Mr Demjanjuk's family say he is unlikely to survive the trial
John Demjanjuk, accused of helping to murder nearly 28,000 Jews at a Nazi death camp, has told a German court he is "one of Hitler's victims".
Mr Demjanjuk was "forcibly deported to Germany" and used as "slave labour" he said in a statement read out in court.
The family of the Ukrainian-born former US carworker says he is in poor health and is unlikely to survive the trial.
Mr Demjanjuk, who is 89, denies being a camp guard at Sobibor, in Nazi-occupied Poland.
"I find it an unbearable injustice that Germany is trying to make me, a prisoner of war, into a war criminal with this trial," Mr Demjanjuk said in a statement read out by his lawyer to the court in the southern city of Munich.
"I am grateful to my medical staff who have helped to reduce the worst pain and allowed me to get through this trial which I feel is torture."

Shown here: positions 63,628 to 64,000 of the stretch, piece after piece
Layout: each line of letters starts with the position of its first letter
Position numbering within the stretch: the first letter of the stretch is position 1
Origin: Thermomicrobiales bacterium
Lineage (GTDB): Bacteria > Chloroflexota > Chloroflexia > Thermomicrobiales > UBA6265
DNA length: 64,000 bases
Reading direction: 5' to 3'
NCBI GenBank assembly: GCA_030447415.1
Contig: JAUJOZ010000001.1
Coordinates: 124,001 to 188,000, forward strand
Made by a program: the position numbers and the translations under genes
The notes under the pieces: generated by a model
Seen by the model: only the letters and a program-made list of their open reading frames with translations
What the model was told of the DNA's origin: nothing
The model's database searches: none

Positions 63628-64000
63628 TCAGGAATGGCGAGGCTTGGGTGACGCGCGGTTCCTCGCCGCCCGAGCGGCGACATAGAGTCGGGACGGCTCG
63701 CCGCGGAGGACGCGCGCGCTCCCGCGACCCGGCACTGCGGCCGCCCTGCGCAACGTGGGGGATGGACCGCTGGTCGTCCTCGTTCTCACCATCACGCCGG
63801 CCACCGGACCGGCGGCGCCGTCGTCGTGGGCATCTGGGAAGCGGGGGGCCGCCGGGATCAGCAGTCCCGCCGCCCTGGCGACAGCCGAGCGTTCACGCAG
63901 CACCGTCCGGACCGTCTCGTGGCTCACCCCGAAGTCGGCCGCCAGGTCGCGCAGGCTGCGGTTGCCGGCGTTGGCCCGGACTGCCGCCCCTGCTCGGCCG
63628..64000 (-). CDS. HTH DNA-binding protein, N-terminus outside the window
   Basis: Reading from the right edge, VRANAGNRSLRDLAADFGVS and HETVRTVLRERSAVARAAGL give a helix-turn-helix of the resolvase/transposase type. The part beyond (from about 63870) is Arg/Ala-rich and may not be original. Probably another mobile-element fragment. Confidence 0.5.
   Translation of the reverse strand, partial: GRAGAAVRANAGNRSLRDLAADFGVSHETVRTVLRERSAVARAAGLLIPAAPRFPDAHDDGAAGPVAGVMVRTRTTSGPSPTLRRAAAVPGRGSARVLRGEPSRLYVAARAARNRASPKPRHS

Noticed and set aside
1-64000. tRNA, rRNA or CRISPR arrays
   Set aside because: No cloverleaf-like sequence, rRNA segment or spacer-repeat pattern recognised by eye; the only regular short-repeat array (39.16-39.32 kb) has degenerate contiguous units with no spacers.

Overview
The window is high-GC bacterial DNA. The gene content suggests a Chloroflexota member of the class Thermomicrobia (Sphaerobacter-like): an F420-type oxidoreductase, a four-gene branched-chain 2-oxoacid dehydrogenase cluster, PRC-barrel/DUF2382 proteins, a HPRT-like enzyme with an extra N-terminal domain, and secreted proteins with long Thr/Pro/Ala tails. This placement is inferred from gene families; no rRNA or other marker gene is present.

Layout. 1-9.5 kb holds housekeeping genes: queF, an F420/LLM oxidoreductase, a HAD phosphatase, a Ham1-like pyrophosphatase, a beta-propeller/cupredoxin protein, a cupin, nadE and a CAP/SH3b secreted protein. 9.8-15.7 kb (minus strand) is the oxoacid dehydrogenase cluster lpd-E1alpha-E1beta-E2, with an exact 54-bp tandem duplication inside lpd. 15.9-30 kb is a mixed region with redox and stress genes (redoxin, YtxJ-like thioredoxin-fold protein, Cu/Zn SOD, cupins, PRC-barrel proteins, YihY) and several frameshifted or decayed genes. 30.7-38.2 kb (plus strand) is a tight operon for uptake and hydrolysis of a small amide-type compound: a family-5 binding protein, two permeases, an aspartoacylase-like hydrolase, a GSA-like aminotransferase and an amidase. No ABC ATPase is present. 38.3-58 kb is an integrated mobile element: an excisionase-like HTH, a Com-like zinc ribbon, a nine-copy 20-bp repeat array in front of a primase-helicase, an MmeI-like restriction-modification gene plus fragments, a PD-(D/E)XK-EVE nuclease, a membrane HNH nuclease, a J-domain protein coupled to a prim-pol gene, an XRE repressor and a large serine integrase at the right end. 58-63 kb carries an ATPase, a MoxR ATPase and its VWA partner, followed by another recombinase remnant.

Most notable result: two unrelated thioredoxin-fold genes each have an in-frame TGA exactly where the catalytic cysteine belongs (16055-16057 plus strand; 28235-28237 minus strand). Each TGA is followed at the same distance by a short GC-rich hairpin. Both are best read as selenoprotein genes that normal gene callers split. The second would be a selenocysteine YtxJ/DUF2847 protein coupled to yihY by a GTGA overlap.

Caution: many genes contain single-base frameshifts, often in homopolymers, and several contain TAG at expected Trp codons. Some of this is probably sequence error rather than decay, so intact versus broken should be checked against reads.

The statement went on: "Germany is to blame for the fact that I have lost my whole reason for living, my family, my happiness and any future or hope."
The statement is his first since the trial began in November 2009.
Mr Demjanjuk lay motionless on a stretcher while the statement was read out.
Doctors say he is fit to stand trial but have asked for limited hearings.
This is the second time John Demjanjuk has appeared in court.
Two decades ago, he was sentenced to death in Israel, convicted of being Ivan the Terrible, a notoriously sadistic guard at the Treblinka death camp.
But that ruling was overturned after new evidence showed that another Ukrainian was probably responsible.